The canonical correlation analysis (CCA) forecast of
SST in the central Pacific (Barnett et al. 1988, Science, 241,
192‑196; Barnston and Ropelewski
1992, J. Climate, 5, 1316‑1345), is shown in Figs. F1
and F2. This forecast is produced routinely by the Prediction Branch of the
Climate Prediction Center. The predictions from the
National Centers for Environmental Prediction (NCEP) Coupled Forecast System
Model (CFS03) are presented in Figs. F3 and F4a, F4b. Predictions from the Markov model (Xue, et al. 2000: J. Climate, 13, 849‑871)
are shown in Figs. F5 and F6.
Predictions from the latest version of the LDEO model (Chen et al. 2000:
Geophys. Res. Let., 27, 2585‑2587)
are shown in Figs. F7 and F8.
Predictions using linear inverse modeling (Penland
and Magorian 1993: J. Climate, 6, 1067‑1076)
are shown in Figs. F9 and F10. Predictions from the Scripps / Max Planck
Institute (MPI) hybrid coupled model (Barnett et al. 1993: J. Climate, 6,
1545‑1566) are shown in Fig. F11.
Predictions from the ENSO‑CLIPER statistical model (Knaff and Landsea 1997, Wea.
Forecasting, 12, 633‑652) are shown in Fig. F12. Niño 3.4 predictions are summarized in Fig.
F13, provided by the Forecasting and Prediction Research Group of the IRI.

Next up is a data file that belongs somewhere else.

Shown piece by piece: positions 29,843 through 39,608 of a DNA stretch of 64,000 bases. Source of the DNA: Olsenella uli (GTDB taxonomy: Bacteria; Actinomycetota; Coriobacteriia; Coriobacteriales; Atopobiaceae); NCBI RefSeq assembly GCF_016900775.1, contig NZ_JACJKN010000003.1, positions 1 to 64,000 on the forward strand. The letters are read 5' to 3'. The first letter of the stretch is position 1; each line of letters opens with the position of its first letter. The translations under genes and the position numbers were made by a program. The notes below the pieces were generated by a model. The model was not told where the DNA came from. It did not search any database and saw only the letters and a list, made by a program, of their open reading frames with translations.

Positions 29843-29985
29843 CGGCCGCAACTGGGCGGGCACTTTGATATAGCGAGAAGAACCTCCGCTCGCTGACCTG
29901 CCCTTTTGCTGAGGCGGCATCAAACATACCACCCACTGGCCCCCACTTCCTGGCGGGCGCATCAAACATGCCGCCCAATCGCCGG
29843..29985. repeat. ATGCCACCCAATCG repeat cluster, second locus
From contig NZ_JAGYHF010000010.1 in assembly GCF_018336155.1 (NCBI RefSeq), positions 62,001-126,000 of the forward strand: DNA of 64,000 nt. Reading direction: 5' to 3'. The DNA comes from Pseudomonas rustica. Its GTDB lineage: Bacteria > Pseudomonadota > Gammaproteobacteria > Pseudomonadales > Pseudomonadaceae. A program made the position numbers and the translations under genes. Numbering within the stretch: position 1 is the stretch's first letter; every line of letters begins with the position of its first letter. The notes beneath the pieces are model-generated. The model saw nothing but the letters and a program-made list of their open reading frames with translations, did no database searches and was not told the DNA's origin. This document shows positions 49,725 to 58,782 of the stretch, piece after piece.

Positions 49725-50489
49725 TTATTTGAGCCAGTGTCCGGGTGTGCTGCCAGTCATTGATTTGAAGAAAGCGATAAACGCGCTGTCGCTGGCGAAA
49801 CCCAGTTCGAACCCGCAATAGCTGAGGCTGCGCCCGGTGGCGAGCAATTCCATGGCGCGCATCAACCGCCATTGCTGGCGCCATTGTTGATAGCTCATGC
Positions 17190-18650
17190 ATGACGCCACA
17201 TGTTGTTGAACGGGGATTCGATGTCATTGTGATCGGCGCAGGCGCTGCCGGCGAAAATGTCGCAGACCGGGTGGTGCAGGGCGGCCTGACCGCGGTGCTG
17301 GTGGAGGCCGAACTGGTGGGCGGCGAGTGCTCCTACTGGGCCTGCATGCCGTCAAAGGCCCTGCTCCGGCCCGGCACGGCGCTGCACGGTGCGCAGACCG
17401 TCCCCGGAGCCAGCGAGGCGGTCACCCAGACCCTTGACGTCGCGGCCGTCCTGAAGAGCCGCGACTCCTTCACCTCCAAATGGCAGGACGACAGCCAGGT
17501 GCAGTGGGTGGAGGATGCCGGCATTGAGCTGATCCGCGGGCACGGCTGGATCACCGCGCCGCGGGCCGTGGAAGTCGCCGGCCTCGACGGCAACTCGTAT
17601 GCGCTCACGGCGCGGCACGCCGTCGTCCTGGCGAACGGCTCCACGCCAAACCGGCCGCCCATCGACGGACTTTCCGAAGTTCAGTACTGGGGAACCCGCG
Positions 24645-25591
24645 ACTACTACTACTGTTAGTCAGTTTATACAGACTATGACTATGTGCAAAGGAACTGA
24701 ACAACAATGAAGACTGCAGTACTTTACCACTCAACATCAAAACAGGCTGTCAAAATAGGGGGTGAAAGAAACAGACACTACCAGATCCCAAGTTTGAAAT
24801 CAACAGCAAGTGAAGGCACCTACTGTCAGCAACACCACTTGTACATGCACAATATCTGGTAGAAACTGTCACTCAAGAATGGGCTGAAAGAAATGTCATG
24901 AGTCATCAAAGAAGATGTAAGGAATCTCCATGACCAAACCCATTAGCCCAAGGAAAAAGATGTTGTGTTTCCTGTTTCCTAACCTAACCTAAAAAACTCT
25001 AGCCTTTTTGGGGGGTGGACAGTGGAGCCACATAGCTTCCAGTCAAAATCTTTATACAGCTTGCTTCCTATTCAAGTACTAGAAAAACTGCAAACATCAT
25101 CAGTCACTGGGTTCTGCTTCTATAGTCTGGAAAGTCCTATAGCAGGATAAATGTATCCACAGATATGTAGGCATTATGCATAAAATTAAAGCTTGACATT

The CPC and the contributors to the Forecast Forum caution
potential users of this predictive information that they can expect only modest
ENSO Alert System Status: La Niña Advisory
Niña is likely (~85-95%) through the Northern Hemisphere winter, with a transition
to ENSO-neutral expected during the spring.
La Niña continued during December,
as indicated by the pattern of below-average sea surface temperatures (SSTs)
across the central and eastern equatorial Pacific Ocean (Fig. T18). The monthly Niño-3.4 index value was -0.8°C,
and the Niño-3 and Niño-1+2 indices were below -1.0°C (Table T2). Negative sub-surface temperature anomalies
in the central and east-central equatorial Pacific weakened at the end of the
month as anomalously warm waters in the western Pacific at depths greater than
100 m propagated eastward to approximately 140°W (Fig. T17). The atmospheric conditions over the tropical
Pacific Ocean also reflected La Niña, with suppressed convection near and east
of the International Date Line and enhanced convection to the north of
Indonesia (Fig. T25).
Also, the low-level trade winds continued to be stronger than average
over the western and central Pacific (Fig.
Overall, the ocean and atmosphere system remained consistent with La
Nearly all models in the
IRI/CPC plume predict La Niña will persist through the Northern Hemisphere
winter 2017-18 (Figs. F1-F13). Based
on the latest observations and forecast guidance, forecasters believe this
weak-to-moderate La Niña (3-month Niño-3.4 values between -0.5°C and -1.5°C) is currently peaking and will eventually weaken
into the spring. In summary, La Niña is likely (~85-95%) through the Northern
Hemisphere winter, with a transition to ENSO-neutral expected during the spring.
Weekly updates of oceanic and
atmospheric conditions are available on the Climate Prediction Center homepage
Niño/La Niña Current Conditions and Expert Discussions).